Pro Bono Lawyers Vital to Community Legal Centres
24 September 2007 at 4:04 pm
Australia’s legal volunteers are vital to the sustainability of Community Legal Centre service delivery, according to a national survey.
Some 70% of Community Legal Centres (CLCs) surveyed by the National Legal Pro Bono Resource Centre (the Centre) say that without pro bono assistance, key services such as advice clinics, complex casework and litigation could not be delivered at current levels.
The Centre conducted a national survey of CLCs and their use of pro bono assistance between March and July this year. The Centre surveyed 93 CLCs which make up 50% of the CLCs funded under the Commonwealth Attorney-General’s Community Legal Service Program.
The full report was released at the National CLC Conference titled ‘Justice in a Climate of Change’ in Brisbane earlier this month.
Director of the Centre, John Corker says just under 4000 volunteers, most of whom are lawyers, assisted CLCs last year.
He says much of this was individual volunteering but there has also been a growth in law firms providing secondee lawyers to CLCs for periods of up to a year at a time, even longer.
Some firms have provided consecutive secondees to a CLC for many years.
Corker says these lawyers contribute in an important way by providing access to justice both for many who are not eligible for legal aid and for Not for Profit organisations that assist the poor, disadvantaged and marginalized.
Other key findings from the survey report show that some CLCs do not receive any pro bono assistance at all, and experience real difficulties getting the kind of help they need – particularly in the smaller States and Territories and in regional, rural and remote areas.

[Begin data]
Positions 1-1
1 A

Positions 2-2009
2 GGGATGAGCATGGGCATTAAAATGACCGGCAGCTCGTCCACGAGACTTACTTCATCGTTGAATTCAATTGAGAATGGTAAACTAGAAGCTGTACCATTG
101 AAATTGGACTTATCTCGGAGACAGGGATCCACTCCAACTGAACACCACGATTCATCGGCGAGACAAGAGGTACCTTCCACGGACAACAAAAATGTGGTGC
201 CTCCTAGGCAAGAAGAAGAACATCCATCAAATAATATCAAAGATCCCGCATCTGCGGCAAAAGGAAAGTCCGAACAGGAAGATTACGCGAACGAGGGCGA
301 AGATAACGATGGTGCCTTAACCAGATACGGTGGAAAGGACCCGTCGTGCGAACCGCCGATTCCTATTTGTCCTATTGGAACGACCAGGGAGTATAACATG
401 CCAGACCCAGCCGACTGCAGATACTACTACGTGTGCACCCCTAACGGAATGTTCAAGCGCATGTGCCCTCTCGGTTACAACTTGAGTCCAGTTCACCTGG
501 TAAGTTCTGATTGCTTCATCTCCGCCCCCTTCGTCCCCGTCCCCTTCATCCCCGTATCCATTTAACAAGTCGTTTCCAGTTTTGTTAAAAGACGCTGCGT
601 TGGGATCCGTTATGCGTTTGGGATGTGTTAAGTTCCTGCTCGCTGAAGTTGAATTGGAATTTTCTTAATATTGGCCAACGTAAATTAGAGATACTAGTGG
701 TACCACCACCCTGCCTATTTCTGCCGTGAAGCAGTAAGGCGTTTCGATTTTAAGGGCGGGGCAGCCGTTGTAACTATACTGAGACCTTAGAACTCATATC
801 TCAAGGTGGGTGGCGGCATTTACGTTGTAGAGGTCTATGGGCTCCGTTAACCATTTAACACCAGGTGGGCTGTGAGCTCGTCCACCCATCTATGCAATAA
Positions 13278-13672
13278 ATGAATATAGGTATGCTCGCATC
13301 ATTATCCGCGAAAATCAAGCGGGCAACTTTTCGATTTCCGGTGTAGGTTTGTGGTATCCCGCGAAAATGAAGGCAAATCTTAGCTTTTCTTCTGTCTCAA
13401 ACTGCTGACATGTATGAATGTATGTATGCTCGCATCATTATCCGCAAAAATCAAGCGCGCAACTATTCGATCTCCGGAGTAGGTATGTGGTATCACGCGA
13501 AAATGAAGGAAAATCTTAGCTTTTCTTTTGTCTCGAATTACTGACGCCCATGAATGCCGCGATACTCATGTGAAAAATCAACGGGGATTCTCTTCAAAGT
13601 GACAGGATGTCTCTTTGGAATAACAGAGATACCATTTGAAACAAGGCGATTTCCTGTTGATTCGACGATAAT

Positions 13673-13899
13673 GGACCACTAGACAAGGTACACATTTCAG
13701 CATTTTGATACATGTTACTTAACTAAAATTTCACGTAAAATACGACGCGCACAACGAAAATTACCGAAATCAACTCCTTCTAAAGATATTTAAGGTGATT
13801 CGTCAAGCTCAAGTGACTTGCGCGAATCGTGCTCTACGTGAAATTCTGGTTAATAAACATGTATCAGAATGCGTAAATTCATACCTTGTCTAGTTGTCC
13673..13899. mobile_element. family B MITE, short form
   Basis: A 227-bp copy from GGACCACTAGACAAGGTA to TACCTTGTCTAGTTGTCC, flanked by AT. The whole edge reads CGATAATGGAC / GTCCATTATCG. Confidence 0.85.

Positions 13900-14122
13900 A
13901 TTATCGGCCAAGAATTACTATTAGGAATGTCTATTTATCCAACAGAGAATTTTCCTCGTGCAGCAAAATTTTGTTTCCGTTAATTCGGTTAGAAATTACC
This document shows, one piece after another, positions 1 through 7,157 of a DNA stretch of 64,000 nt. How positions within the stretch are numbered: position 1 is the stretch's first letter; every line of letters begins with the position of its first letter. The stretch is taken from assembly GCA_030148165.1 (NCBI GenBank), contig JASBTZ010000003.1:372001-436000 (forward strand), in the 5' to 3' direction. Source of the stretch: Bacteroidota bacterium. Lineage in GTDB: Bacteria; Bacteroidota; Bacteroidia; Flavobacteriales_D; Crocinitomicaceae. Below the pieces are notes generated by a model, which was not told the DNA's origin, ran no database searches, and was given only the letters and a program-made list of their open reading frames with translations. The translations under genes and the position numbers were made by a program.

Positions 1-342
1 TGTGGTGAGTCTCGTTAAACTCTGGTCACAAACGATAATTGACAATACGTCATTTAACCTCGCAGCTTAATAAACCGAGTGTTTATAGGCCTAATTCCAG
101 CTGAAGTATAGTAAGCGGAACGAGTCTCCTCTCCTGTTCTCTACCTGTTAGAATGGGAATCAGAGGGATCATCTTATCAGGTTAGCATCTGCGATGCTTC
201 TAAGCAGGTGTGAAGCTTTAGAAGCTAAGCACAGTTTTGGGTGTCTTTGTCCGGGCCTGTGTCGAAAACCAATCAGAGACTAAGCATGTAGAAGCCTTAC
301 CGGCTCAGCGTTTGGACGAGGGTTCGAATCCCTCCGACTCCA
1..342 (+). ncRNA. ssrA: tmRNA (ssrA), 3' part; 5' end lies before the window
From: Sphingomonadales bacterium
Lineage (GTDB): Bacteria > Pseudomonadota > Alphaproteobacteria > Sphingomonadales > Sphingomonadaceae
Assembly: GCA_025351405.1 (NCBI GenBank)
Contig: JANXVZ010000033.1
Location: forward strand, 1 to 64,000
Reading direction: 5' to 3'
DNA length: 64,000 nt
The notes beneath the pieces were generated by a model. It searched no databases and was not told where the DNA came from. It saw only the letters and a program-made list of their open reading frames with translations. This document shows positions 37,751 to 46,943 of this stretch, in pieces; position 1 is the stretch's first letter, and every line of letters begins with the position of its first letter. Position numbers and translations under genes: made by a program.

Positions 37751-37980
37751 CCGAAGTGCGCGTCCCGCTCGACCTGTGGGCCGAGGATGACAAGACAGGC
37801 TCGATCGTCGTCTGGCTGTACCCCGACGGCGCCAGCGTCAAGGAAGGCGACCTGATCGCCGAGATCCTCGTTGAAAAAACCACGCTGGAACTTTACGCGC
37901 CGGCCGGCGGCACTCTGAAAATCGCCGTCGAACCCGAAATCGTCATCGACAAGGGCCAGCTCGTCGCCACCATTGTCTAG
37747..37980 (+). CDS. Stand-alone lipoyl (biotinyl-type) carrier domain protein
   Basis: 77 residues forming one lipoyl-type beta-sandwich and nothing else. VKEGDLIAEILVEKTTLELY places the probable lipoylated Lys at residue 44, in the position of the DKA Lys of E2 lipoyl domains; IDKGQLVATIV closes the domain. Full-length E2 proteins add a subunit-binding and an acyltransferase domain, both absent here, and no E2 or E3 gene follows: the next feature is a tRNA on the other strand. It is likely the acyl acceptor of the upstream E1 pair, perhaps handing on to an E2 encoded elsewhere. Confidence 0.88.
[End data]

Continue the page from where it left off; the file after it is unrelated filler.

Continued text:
The survey found that the CLCs that spoke most highly of the pro bono assistance that they receive have forged close relationships with pro bono lawyers and firms. Building such longer term relationships is important and should be encouraged.
The report concludes that there also appears to be a deficit in pro bono assistance for some specialist CLCs.
Some Centres specialising in areas such as welfare rights, refugee and immigration work and environmental law may have problems getting pro bono help because of the lack of expertise in these areas, or conflicts of interest.
Other specialist CLCs, for example, the Arts Law Centre does not appear to have the same difficulties – probably reflecting the more readily available pro bono expertise in intellectual property and contract law required by this kind of CLC.
The report says there are also some areas of CLC service delivery which appear to get little pro bono assistance. It is likely that this reflects CLCs’ and pro bono lawyer’s respective skills, experience and expertise. For example, community legal education, community development and policy and law reform work are not areas for which pro bono assistance has been provided in any substantial amount.
It says that this does not mean that these areas of service delivery are "out of bounds” for pro bono support – and certainly it is an area where further efforts could be focused. Just as pro bono legal advice and casework can be delivered by way of discrete task assistance – pro bono assistance in these areas could be broken down into more manageable components.
The full survey report can be obtained at www.nationalprobono.org.au